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GLIN==> Commission calls for new advocacy strategy for 107th Congress

Egrets, alligators, lake trout and eagles

By: Dr. Michael J. Donahue, Executive Director, Great Lakes Commission
Online at http://www.glc.org/announce/00/11-00newstrategy.html

In the closing weeks of the 106th Congress, landslide votes in both the
House and Senate yielded one of the largest environmental restoration
projects in U.S. history. Some $7.8 billion will be directed at efforts
to reverse decades of environmental damage in the Florida Everglades.
One leading advocate of the project described the bill as "our best hope
to save the Everglades, to protect the egrets and alligators, and to
restore the balance between the human environment and the natural system
in south Florida."

Who was this advocate? Was it a Florida legislator looking after the
interests of his constituents and their treasured resource? No.  It was
none other than Rep. Sherwood Boehlert, an upstate New York Republican
and chair of the House Transportation Water Resources Subcommittee. And,
I might add, a good friend of the Great Lakes.

What induced Rep. Boehlert, and his House and Senate colleagues, to
collectively vote 479-15 in favor of this landmark initiative? The
answer is obvious. It was a large-scale, long-term strategy that
succeeded through a groundswell of unified local support and bipartisan
action in Congress. And, it succeeded because the Florida Everglades
were (very appropriately) characterized as a resource of national
significance. The New York Times recently called them a "treasured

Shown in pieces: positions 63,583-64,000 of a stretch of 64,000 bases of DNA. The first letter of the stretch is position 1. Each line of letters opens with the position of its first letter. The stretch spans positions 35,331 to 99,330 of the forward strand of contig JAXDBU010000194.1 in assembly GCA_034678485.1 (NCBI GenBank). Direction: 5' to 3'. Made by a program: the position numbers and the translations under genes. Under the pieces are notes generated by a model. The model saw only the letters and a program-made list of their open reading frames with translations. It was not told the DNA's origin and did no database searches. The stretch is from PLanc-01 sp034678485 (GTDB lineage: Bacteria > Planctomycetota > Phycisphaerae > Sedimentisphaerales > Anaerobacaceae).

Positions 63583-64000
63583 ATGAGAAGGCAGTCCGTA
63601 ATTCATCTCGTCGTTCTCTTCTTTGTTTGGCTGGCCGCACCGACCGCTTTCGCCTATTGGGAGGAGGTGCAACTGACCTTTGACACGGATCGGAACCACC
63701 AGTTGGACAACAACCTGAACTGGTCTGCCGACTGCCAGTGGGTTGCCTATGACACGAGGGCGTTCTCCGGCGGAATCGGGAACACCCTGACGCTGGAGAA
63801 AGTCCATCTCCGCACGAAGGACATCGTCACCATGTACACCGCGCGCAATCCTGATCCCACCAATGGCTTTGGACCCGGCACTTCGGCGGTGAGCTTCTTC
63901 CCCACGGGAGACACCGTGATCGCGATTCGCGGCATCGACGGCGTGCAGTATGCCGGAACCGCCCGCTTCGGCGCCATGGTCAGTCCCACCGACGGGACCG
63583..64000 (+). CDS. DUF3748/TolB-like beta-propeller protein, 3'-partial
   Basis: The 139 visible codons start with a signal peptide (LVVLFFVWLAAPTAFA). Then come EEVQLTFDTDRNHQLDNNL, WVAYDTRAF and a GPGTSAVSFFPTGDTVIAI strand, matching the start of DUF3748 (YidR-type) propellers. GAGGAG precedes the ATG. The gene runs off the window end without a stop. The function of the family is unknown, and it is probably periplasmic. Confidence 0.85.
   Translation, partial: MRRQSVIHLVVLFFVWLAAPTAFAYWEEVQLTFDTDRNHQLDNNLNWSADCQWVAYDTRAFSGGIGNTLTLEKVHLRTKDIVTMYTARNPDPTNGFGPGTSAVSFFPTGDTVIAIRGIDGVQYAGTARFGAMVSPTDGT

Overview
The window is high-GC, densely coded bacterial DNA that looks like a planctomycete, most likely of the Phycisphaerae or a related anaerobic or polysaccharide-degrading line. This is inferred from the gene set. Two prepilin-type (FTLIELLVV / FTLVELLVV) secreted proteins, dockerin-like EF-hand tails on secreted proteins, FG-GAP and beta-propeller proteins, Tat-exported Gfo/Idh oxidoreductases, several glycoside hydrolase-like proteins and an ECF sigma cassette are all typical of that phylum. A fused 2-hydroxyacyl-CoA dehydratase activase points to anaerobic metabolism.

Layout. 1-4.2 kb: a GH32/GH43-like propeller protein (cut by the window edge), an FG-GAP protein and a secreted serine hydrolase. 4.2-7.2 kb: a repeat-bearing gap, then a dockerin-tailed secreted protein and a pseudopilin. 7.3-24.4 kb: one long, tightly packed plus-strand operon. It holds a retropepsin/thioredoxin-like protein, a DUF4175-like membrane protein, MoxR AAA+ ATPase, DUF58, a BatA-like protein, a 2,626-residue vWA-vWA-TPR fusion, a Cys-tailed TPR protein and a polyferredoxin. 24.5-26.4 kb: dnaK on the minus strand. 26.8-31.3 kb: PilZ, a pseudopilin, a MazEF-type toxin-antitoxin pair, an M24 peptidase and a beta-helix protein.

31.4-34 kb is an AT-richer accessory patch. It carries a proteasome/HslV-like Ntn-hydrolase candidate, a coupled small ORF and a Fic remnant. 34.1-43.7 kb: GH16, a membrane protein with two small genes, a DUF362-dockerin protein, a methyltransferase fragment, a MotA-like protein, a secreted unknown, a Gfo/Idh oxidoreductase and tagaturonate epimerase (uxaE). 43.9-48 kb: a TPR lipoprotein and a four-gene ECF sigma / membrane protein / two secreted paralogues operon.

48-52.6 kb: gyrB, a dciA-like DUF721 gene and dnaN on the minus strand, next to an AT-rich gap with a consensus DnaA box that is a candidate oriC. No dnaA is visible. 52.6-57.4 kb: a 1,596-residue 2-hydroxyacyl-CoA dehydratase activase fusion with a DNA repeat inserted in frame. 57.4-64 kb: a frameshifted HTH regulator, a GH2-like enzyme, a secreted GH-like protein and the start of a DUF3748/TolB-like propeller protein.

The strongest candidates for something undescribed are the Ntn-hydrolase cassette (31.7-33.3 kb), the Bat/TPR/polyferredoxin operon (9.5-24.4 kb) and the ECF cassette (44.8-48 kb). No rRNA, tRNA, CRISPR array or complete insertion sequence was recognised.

ecosystem that lawmakers ranked with the Mississippi River, the Grand
Canyon and the redwood forests of California." (Note that the Great
Lakes were not mentioned among these treasures. Talk about adding insult
to injury!)

As a former Florida resident, I'll be the first to agree that this
initiative is important and well-deserved. The Everglades are indeed a
national treasure, woven into the ecological and economic fabric of
south Florida. I'm glad they're receiving this much-deserved attention
and support. But, with all due respect, they aren't the Great Lakes.

What was the status of Great Lakes deliberations as all this was going
on? While a nationwide bipartisan coalition was brokering a multibillion
dollar initiative for the Everglades, Great Lakes advocates seemed
content to seek only incremental improvements to the status quo. And,
when a modest infusion of prospective funds was proposed by the
administration ($50 million for Areas of Concern cleanup), advocates
seemed to expend all their energy debating how to allocate the funds,
rather than how to develop a unified front to make sure the funds became
a reality.

It's time to think big, to raise our sights and our ambitions. It's time
to reassert the national and global stature of the Great Lakes and let
Congress know that saving the Everglades and the Mississippi and the
redwoods is only part of the equation. It's time for all Great Lakes
advocates to join forces and support the big picture, and leave
quibbling over the details for another time and place. And, it's time
for us to reject the "inside the beltway" philosophy that focuses on
what is possible from a political standpoint; we need to focus on what
is good for the resource. Indeed, the greatest system of freshwater on
the face of the earth deserves no less.

Let's take the "phantom $50 million" of last session, add one or two
zeros, and make it the goal for the Great Lakes in the 107th Congress.
Working together, it can happen. Wouldn't it be great, a year or two
from now, to have a Florida congressman singing the praises of a bill
that is "our best hope to save the Great Lakes"? The egrets and
alligators are enjoying their day in the sun; our lake trout and eagles
deserve theirs.

Note: The Great Lakes Commission is supporting a renewed focus on
congressional advocacy through a new staff position and regional
strategy. For details, contact Mike Donahue at 734-665-9135 or

The above article is excerpted from the November/December 2000 issue of
the Advisor, the bimonthly newsletter of the Great Lakes Commission
(publication pending). Past issues of the Advisor are available online
at http://www.glc.org/docs/advisor/advisor.html

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